# Textbook gives the gradient of a scalar as a scalar

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• ENgez
In summary, the conversation discusses homogenization theory and a simple conductivity model with a scalar function, u. The textbook presents a series expansion for the gradient of u, but it is a scalar instead of a vector, which makes the divergence operation undefined. The conversation then questions how to make sense of this and mentions difficulty in referencing equations. However, the speaker believes they have found the cause of their confusion - the model problem is 1-dimensional, making the gradient and divergence essentially the same thing. This resolves the issue and allows for the math to work out.
ENgez
Background: I am currently reading up on homogenization theory.

I have a simple conductivity model (image attached). u is a scalar function (such as potential or temperature).

The textbook proceeds by giving a series expansion for the gradient of u (image attached). the problem is that the gradient is supposed to be a vector function, and the one given is a scalar (pretty sure that the expression given by the book is the differential)

The fact that the gradient is supposedly a scalar makes the divergence operation in the model undefined, which basically makes all following math in the book unclear to me..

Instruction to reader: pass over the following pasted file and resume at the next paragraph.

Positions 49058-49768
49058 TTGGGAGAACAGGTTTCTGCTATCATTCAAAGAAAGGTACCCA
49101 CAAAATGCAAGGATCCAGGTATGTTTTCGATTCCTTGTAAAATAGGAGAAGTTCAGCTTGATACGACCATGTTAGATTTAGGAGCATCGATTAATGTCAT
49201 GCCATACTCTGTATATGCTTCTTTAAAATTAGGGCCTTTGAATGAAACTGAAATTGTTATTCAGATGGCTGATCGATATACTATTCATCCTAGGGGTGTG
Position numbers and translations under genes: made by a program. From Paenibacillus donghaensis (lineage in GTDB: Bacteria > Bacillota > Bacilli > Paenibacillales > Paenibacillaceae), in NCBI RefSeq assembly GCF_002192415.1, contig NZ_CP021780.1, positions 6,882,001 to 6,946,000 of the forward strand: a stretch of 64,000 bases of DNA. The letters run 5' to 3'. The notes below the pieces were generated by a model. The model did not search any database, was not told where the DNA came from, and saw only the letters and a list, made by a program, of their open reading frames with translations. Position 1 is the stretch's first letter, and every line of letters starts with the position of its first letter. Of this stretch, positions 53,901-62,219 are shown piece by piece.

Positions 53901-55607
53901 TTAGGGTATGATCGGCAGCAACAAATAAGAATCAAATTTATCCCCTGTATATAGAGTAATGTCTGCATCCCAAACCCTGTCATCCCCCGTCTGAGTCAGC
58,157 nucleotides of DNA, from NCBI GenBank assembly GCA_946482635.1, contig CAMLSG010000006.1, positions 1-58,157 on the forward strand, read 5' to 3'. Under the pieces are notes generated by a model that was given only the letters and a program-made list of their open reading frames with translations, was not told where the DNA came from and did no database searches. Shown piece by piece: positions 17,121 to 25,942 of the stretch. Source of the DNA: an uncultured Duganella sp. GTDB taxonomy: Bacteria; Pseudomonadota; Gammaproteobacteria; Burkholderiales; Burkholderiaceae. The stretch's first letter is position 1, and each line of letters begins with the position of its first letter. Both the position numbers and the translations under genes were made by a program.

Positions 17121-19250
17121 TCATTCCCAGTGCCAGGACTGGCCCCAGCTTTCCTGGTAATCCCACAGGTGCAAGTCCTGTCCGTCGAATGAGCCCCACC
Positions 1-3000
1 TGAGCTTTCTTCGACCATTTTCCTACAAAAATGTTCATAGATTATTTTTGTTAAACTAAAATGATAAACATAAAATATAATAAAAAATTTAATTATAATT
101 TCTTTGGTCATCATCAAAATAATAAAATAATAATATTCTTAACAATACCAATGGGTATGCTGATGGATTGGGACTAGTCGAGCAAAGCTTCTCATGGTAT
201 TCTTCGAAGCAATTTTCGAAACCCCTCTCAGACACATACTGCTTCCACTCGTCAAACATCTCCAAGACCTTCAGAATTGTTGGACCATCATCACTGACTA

How to makes sense of it?

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Pity we can't read the numbers of the equations; this makes referring to them confusing.

'Thiis series is plugged into the equation' -- study 'the' equation to find out what they mean with ##\nabla_y## and ##\nabla _x## --- my guess is that 's a scalar equation, e.g. for the ##z## component, not a vector equation.

But only a guess, given the little I have to go on.

Thanks, I believe I have found the cause of my confusion.

The model problem is 1-dimensional (x is the only free parameter). This makes the gradient a scalar in the sense that it is a magnitude that can either be positive or negative.
This also makes the divergence and the gradient basically mean the same thing.

This seems to make things work out..

## 1. What is the gradient of a scalar?

The gradient of a scalar is a vector that represents the rate of change or slope of a scalar quantity in a particular direction. It is calculated by taking the partial derivatives of the scalar with respect to each independent variable.

## 2. How is the gradient of a scalar represented in a textbook?

In a textbook, the gradient of a scalar is typically represented as the symbol ∇ followed by the scalar variable. For example, the gradient of a scalar quantity f(x,y) would be written as ∇f(x,y).

## 3. What is the difference between a scalar and a vector?

A scalar is a quantity that only has magnitude, while a vector has both magnitude and direction. The gradient of a scalar is a vector because it represents both the magnitude and direction of change of the scalar quantity.

## 4. How is the gradient of a scalar used in science?

The gradient of a scalar is used in many fields of science, including physics, engineering, and mathematics. It is particularly useful in analyzing the behavior of physical systems, such as fluid flow, temperature changes, and electric fields.

## 5. Can the gradient of a scalar be negative?

Yes, the gradient of a scalar can be negative. This indicates that the scalar quantity is decreasing in value in the direction of the gradient. A positive gradient indicates that the scalar is increasing in value in the direction of the gradient.

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